Team Pranjal Garg Founder and President Ankit Barana Administrative Officer Anushree Krishnamuthy Vice President Jay Verma Administrative Officer Administrative department Editorial department Harsh Srivastava Executive Editor Rohan Nath Associate Editor Shreyas Gadge Associate Editor Susan Ajith Associate Editor Maalavika Govindarajan Executive Editor Aiendrila Roy Associate Editor Bhagyajyoti P Associate Editor Tanishta Bhattacharya Associate Editor Sumedha Sengupta Associate Editor Madhuri Srinivasan Associate Editor Simran Luthiya Associate Editor DESIGN department Nosratullah Mohammadi Head of Design Vaishnavi B Bhat Assisstant Designer Sveekruth Pai Creative Consultant Puja Kisku Head of Design Navodita Seth Assisstant Designer Aiswarya PS Head of Design Harshini J Anand Assisstant Designer Human resources department Meghana J Chief Human Resources Officer Saakshi Champaneria Assistant Chief Human Resource Officer Yatin Batra Associate Chief Human Resources Officer Gagandeep Kaur Deputy Chief Human Resources Officer Sandeep Padaiyachi Associate Chief Human Resources Officer Kirubes Assistant Chief Human Resource Officer Shivani Pimparkar Associate Chief Human Resources Officer Internal Affairs department Tanya Pattnaik Chief Operating Officer Pratiksha Pawar Deputy Chief Operating Officer Parul Jain Activity Coordinator Pranay Gaikwad Activity Coordinator Shreshth Shekhar Chief Operating Officer Payel Pramanik Activity Coordinator Vaikhari Shyam Ozarkar Activity Coordinator Ranjini Bhattacharya Deputy Chief Operating Officer Dhanashri Satav Activity Coordinator Thasneem Musthafa Activity Coordinator External Affairs department Ankush Chakraborty Chief External Affairs Officer Upasana Gupta Deputy Chief External Affairs Officer Marketing department Manasi S Pawar Chief Marketing officer Yashvi Bhat Associate Chief Marketing officer Anuja Karwa Assisstant Chief Marketing Officer Arupam Biswas Social Media Manager Vishwa Parab Associate Chief Marketing Officer International Affairs department Rithika Chunduri Chief International Officer Saidharshini Muthiah Associate Chief International Officer Jhillika Trisal Chief International Officer Shivani Suresh Regional Director (Europe) technical department Sachin Patalsingh Chief Technical Offier Deepak Khatri Advisor to Chief Techincal Officer Arkadeep Mukhopadhyay Deputy Chief Techincal Officer Swatantra Dhara Associate Chief Technical Officer

  • FAQ | Project Encephalon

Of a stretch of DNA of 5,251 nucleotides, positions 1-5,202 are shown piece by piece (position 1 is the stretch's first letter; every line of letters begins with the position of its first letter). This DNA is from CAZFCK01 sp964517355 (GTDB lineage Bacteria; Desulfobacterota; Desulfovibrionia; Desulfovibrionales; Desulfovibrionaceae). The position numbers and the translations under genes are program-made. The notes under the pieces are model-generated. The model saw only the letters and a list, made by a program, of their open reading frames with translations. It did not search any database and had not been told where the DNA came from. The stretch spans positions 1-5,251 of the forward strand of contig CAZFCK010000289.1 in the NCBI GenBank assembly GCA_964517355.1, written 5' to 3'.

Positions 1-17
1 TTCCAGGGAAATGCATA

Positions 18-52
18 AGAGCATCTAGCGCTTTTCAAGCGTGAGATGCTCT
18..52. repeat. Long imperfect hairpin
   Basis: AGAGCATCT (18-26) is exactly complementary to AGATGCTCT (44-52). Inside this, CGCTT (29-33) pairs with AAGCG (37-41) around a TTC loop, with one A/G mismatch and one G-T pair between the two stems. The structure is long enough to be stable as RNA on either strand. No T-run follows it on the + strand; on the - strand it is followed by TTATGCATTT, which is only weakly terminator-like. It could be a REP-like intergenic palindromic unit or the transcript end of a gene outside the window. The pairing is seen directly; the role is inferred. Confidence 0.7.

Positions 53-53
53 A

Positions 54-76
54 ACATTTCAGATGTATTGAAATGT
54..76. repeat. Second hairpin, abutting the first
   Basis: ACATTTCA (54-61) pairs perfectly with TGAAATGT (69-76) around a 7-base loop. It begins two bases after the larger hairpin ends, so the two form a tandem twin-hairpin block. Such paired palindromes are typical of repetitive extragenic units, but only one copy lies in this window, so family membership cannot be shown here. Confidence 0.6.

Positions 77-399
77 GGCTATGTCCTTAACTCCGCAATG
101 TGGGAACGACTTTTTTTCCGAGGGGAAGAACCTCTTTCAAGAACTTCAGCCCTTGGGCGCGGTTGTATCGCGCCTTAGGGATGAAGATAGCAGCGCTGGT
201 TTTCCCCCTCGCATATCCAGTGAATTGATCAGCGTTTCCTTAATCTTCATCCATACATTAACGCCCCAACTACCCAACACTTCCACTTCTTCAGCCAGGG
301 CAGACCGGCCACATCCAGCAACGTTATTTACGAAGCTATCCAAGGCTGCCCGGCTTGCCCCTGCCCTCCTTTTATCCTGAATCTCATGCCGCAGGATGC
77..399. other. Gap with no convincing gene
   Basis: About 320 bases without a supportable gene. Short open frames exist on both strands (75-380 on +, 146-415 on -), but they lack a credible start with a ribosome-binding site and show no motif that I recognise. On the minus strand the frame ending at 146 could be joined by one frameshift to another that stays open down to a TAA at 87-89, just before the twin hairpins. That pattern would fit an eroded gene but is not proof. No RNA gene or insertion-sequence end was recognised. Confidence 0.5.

Frequently Asked Questions ​ What is the objective of this Organization? To provide an academic and mentally stimulating platform, for those, who see themselves working in the field of neuroscience, in the near future. Read more in the about us section . ​ ​ What work do you do? We conduct neuroscience discussions on our Discord channel along with fortnightly Journal Clubs, Paper Club for informal discussion, Sapiens in Neuroscience blog series, NeuroPiction series, and an international conference NeuroNovember Convention in 2020. We are very keen to welcome suggestions from our members about academic research-oriented events. ​ ​ I am not a student. Can I join? Anyone whose heart kindles with the passion to learn neuroscience is encouraged to join. We also welcome experienced professionals to join us as ‘Collaborators’ and guide us as future neuroscientists. You can access the link to join us from the ‘Contact’ tab. ​ ​ Who are Collaborators? Senior academicians, faculty, post-docs, or scientists who are willing to mentor students can become collaborators of the Organization. It is not mandatory for them to join every meeting, or attend the discussions on Discord. However, they may be requested to attend a particular meeting, that concerns their research interests, to guide the students. ​ ​ I am from an experimental neuroscience background. Can I participate? Since this Organization caters mainly to students, we do not lay emphasis on any particular aspect of neuroscience. People from almost all subfields of neuroscience are already part of the group, and we are always looking forward to broadening our horizons. ​ ​ Is it mandatory to be a part of the Discord channel? Yes, It is a necessity. Unfortunately, at the present moment, we do not provide any other platform to have discussions on. However, you can still participate in the Journal Club and Paper Club. Please contact send your query to for further details. ​ ​ Is there any fee to join this Organization? There is no fee, either to join or to participate. We are a non-profit, academic Organization and do not have any commercial motives. We intend to keep this Organization free for everybody for as long as possible. How can I become a member of the Organization management team? You may apply for positions whenever the “calls for positions” open up. The advertisement for the same will be published on this website and on all social media accounts of the Organization. However, if you feel, you have a great idea to modify some aspect of the Organization, or to introduce a new section, you can always contact any Board member, and there is a possibility that you would be invited to join the management team. I feel lost in the Organization. What should I do? You are always welcome to contact any member of the management team for details regarding the functioning of the Organization, or the use of the Discord channel. It is our assurance that you will be offered all necessary assistance. How can I leave the Organization? We value your feedback immensely and hence, would love to know how we could serve you better. However, if you feel that the Organization no longer benefits you, please fill this form . ​ ​ I do not feel comfortable in the Organization/ Somebody is causing problems to me. What should I do? You can lodge your complaint to the Code of Conduct Committee. We take violations of the code of conduct very seriously. The member who is found in violation may be banned permanently from the group. You can report violations of the code of conduct by filling this reporting form.